Thursday, September 26, 2013

WWJD for Queers Fleeing Terror, and Why Should Integrity Care?

Then the king will say to those at his right hand, “Come, you that are blessed by my Father, inherit the kingdom prepared for you from the foundation of the world; for I was hungry and you gave me food, I was thirsty and you gave me something to drink, I was a stranger and you welcomed me, I was naked and you gave me clothing, I was sick and you took care of me, I was in prison and you visited me.” Then the righteous will answer him, “Lord, when was it that we saw you hungry and gave you food, or thirsty and gave you something to drink? And when was it that we saw you a stranger and welcomed you, or naked and gave you clothing? And when was it that we saw you sick or in prison and visited you?” And the king will answer them, “Truly I tell you, just as you did it to one of the least of these who are members of my family, you did it to me.”
-Matthew 25: 34-40

One day my friend and I were stopped by the police in a remote area.  I was tortured and raped by the policeman [because I was gay].  I can still hear the other policemen who were watching laughing and jeering. The pain was like none other I had ever experienced.   I went to the hospital.  I didn’t report to work for days.  When I did go back to work, I quit my job. I was too terrified to step out of my house.  I tried to report this attack, but the police officer who took the report laughed in my face.   The very next day, the policeman who had tortured me came to my house and shouted, “Open up!  We already know who you are and we are going to kill you.”  So I left my beautiful country.  I left my job, my home, my belongings, my studies.  Two friends helped me get out.  I came to California and stayed with some relatives, but soon, after realizing that I was gay, they kicked me out and I was homeless.
-“Juan,” a gay man from El Salvador
More of Juan’s story is available here

It is illegal to be openly lesbian, gay, bisexual or transgender in approximately 80 countries throughout the world, including five that impose the death penalty.  Unchecked violence against LGBT people is rampant in many additional countries as well: violence like murder, torture, mutilation, and gang rape.

At least 4,000 people flee to the United States fleeing that terror every year, but until they are granted asylum by the U.S. Government many of them face months of friendlessness, fear, and desperation.  They are not allowed to hold jobs, or use most medical or social service programs. Often they find themselves without any money, living on the street or in detention facilities, doing whatever they need to do in order to survive from one day to the next, unable to communicate well in English, confronted with more anti-LGBT bias, facing culture shock, excluded by their ethnic communities, and struggling for their health after so many traumatic experiences. They are tremendously resilient people, but these challenges can be crushing.

But – yes – there is hope!

“Juan,” whose story appears above, is being helped by Hadwen Park Congregational Church and the LGBT Asylum Support Task Force in Worcester, Massachusetts.  A growing number of churches and LGBT community centers are taking asylum-seekers like him under their wing: Providing them with a sense of community, food, shelter, and a helping hand until their asylum applications are approved by the government and they are able to find work.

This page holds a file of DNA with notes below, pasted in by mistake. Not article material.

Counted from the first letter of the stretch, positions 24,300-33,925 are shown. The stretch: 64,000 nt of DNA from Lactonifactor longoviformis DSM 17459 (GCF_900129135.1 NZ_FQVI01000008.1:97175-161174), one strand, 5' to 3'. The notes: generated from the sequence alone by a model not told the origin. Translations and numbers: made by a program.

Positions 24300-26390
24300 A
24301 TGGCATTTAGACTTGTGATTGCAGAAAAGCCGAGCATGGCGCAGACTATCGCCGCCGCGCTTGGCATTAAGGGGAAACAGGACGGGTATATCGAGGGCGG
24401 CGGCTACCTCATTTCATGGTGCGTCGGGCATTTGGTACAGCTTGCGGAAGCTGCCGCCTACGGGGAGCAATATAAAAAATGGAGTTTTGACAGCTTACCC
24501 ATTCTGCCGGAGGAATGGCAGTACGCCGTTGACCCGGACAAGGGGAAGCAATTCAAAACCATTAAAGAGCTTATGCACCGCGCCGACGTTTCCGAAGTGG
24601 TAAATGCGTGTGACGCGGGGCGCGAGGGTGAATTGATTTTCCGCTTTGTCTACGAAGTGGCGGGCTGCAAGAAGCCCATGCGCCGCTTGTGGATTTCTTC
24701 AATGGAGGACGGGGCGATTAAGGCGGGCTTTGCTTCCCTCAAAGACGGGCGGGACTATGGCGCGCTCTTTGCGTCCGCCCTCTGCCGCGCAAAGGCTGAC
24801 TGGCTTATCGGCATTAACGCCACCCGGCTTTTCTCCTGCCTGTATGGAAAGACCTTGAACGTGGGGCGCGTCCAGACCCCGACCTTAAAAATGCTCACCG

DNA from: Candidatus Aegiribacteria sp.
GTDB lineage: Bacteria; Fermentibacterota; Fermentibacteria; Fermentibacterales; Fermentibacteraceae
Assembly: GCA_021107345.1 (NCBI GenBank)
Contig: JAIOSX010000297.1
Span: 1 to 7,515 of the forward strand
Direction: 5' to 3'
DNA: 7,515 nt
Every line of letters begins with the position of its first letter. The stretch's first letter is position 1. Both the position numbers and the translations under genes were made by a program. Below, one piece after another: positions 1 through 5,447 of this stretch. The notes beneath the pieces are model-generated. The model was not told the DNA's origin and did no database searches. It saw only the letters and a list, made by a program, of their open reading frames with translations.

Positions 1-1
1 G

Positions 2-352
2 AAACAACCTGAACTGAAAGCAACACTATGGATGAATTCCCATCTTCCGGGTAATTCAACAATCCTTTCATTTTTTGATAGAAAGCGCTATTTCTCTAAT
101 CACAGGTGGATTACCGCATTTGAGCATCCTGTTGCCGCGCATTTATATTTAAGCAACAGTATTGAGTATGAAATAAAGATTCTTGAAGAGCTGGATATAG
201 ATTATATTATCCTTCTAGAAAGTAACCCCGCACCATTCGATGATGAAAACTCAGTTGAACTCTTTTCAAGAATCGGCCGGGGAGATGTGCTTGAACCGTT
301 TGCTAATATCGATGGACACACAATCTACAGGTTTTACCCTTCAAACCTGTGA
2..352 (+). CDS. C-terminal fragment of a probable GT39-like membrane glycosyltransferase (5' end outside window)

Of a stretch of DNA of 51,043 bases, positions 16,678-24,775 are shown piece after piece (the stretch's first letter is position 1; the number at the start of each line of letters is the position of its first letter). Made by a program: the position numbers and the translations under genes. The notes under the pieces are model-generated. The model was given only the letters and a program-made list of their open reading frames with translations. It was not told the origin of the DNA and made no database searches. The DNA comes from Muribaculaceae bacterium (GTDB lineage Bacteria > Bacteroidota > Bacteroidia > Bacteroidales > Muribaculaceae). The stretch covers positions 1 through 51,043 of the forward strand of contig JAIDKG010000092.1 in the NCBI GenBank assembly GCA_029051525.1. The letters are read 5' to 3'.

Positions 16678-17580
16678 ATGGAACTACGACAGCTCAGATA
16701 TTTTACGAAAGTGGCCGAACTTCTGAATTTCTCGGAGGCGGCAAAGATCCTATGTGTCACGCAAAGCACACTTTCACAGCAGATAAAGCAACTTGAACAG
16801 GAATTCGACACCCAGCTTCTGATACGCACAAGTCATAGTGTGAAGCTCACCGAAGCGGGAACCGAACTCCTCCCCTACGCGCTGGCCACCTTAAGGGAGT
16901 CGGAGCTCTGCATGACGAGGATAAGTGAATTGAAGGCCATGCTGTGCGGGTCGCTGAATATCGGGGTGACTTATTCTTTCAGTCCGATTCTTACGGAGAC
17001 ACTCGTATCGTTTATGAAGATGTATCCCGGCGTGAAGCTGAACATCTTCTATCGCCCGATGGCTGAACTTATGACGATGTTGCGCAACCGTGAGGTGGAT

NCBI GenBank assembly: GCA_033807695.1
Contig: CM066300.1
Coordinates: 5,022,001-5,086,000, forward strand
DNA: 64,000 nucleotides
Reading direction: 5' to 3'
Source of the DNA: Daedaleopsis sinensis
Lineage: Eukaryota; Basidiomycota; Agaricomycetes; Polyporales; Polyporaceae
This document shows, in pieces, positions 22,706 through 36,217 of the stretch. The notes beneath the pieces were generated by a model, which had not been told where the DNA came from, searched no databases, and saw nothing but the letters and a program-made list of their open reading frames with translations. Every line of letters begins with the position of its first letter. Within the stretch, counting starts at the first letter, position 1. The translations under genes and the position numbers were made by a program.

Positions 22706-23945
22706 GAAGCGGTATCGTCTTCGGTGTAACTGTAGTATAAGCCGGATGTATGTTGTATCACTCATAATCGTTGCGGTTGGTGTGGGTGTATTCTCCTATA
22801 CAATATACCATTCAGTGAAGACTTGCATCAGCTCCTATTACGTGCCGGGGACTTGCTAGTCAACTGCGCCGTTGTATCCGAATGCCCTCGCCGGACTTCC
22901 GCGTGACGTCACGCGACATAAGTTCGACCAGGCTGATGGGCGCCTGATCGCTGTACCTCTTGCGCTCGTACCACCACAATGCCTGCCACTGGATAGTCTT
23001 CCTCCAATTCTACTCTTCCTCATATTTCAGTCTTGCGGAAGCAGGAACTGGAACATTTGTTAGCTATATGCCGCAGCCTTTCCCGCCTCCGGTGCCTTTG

The Task Force is part of a national network called the LGBT Faith and Asylum Network (LGBT-FAN) that aims to encourage and help more churches and community centers reach out to people who have fled to America seeking safety.  We have established a website with stories and information about how groups are providing help, who “asylum-seekers” are, and how people can get involved.  Within the next year we plan to set up a charitable fund that will provide grants to churches and other groups that are supporting asylum-seekers’ living expenses. Integrity USA is part of this effort, as are the Episcopal Public Policy Network and leaders from dozens of other faith-based, policy, and human rights organizations.

While I served as Executive Director of Integrity USA, and now as a member of the New Orleans chapter, I have often heard the question raised: Now that we can have our relationships blessed by priests, there are a lot of friendly Episcopal churches, and openly LGBT people can even serve as bishops, what is Integrity for?  Is it time to declare victory and move on?

One answer to that question is that Integrity must continue to exist in order to feed the hungry, give drink to the thirsty, welcome the stranger, clothe the naked, care for the sick, and visit those in prison.  One of Integrity’s special missions might be to follow these Christian commandments, with a special focus on people who have landed on our doorsteps after fleeing for their lives because of anti-LGBT bigotry and terror.

If you feel moved to consider that possibility, please visit LGBT-FAN’s website and send us a note through the contact page.  You can check out and for more information.

-Max Niedzwiecki, Ph.D.
Coordinator, Lesbian, Gay, Bisexual and Transgender Faith & Asylum Network (LGBT-FAN)
Principal, Daylight Consulting Group
Former Executive Director, Integrity USA

(Photo Credit Jessica Rinaldi - Reuters)

1 comment:

Unknown said...

Thank you for posting this!

You can learn more about LGBT-FAN here:

You can learn more about the LGBT Asylum Support Task Force here:

More of Juan's story is available here: